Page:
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Discussion in 'Black Rifle Forum' started by TangoFoxtrot, Oct 7, 2012.
And, well, it's easier to simultaneously move when you are facing the target
Some people prefer to haul ass from one cover to another instead of trying to walk and shoot at the same time.
My training is about putting hits on targets while hiding behind covers and concealments instead of standing out in the open. I'm old school.
From a long range, scoped bolt rifle or gas gun, we train to use a standing unsupported with a bladed stance as described previously. In reality, if we have time to blade and get in a good standing unsupported position, generally time, distance and often cover or concealment are on our side. But in reality, if I have all of that going for me, I will probably find some other type of supported position to fire from.
On the bladed squared up thing, squared up was not primarily developed around presentation of body armor but it was and advantage as opposed to the open side panel area. Just to add a few other bonuses other than what was mentioned....Better to manage recoil for speed and accuracy of follow up shots. Opens up your field of view, downrange and peripheral views providing a larger field of fire to not only the front but to both sides / left and right flank. Also square to the target if I get hit in one lung bad news. Bladed and I get hit in 2 lungs and the heart. Game over. Of course in real life dynamic things are constantly evolving so there really is no perfect situation.
Some people understand that having cover available is not guaranteed.
Some people understand that in the real world you might be better off shooting back right now, while going for said cover, rather than waiting to return fire.
I am sorry to hear that you have never been trained in how to both shoot and move.
That's why God invented the prone shooting positions.
It's called fire and maneuver. Not walking about and make yourself a pretty target.
I'm sorry to hear that you've never been trained on how to close with and destroy the enemy with shock and violence. It's an infantry thang. Or at least it used to be.
...because receiving training in doing one thing automatically and necessarily means no training was ever received in doing anything else.
I don't know. You tell me. You seem to like that standing around getting shot at technique.
Prone works great as does the bladed, elbow on the hip when face to face.
I know I sometimes get going and momentarily swerve out of my lane but damn if this isn't itching for a 20 car pile-up.
fnfal, Shock and violence? I think you have the phrases shock and awe and violence of action mixed up.
Get things mixed up and confused?
Shoot!!! while moveing ....to cover! The whole idea is to not let the BG have an easy target to aim at...period!
Shock and awe is your generation.
And I don't know about you but face-to-face, it'd be all about fixed bayonets and buttstrokes. Of course it's hard to do any of that when equipped with a cute lil thang that's 20" long from tip to tail.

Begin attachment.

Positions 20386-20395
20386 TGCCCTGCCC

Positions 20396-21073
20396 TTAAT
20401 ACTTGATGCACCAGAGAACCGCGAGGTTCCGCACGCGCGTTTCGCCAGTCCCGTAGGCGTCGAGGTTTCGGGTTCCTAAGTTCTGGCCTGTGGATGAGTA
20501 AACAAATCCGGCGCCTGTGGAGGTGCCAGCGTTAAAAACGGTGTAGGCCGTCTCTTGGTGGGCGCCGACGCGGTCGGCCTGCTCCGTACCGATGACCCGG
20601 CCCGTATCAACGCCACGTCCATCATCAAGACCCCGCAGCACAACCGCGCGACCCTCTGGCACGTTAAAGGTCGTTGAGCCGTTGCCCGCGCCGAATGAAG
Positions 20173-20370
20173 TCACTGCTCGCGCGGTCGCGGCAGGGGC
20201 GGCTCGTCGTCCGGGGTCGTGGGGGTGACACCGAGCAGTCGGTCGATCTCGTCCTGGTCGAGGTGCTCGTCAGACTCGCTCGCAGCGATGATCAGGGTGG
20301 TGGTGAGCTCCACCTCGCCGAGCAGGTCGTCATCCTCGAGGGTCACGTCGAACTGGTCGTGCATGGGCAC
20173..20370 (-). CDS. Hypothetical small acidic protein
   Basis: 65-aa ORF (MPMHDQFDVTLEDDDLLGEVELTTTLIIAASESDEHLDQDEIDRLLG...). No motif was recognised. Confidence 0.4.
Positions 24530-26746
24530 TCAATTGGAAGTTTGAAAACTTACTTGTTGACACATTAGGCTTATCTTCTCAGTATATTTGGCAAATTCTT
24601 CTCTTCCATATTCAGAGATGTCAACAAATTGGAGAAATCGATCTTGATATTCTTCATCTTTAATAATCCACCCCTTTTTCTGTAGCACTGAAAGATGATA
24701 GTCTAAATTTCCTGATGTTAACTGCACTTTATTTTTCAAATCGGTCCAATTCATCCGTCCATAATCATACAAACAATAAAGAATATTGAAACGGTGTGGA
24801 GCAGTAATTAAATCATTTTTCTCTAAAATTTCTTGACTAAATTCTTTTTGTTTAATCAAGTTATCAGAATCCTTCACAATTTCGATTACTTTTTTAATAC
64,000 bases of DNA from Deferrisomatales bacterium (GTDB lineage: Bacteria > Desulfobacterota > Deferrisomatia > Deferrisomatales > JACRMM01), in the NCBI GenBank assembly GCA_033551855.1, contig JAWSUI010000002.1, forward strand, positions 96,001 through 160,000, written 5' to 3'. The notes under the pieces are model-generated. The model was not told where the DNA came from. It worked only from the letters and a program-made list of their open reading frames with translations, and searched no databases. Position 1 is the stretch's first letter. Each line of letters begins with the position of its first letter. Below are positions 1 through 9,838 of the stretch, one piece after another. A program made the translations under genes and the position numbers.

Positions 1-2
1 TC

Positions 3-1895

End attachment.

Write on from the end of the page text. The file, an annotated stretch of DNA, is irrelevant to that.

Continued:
WOW did this thread go way off course! Okay fellas fight nice and tell me what fixed rear sight you recommend.
Because that's super efficient. Right? Hold up, time out, let me affix this bayonet. I could simply shoot you but... well that would make to much sense.
DDs fixed rear.
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I agree 100%. The main rule of gunfighting is don't get shot! If we lose focus on that main objective and make the occurance about the other guy, he may take us with him when we send him to the other side.
I like MBUS because once the fundamentals are mastered with irons, fundamentals should be transfered to using an optic.
I just would like to say, the members here that have adopted the newer CQB training should really lay off forcing that system down the throats of members that didn't. Remember, some people here just like to shoot.
Nobody is forcing anything on anyone. The issue is some of the people who "learned" techniques that have been replaced try to pass that information off as relevant. Some know better because they are aware of newer more relevant techniques.
There is also the issue of those trying to pass off inept techniques based on what they heard arguing w/ those sharing what they know works based on first hand experience and indepth trainging.
Things change as developments are made. This is good. Becoming stagnant, bad. In the tradition of "Shock and Violence," Adapt and Overcome.
Longstanding fundamental marksmanship techniques have not been replaced, nor have any new basic marksmanship techniques been adopted. All of the effective rifle marksmanship techniques discussed in this thread have been in both the US Army Basic Rifle Training program and the NRA Basic Rifle Course for over 100 years.
Some rifle handling techniques have changed to keep up with changes in how rifles are loaded. CBQ techniques have been used by our military since General Washington hand picked some men to take out the Hessians in the guard houses at Trenton. Free arm standing was not developed recently for CQB. It was developed for taking quick shots at game in heavily wooded areas and adapted for CQB over 200 years ago.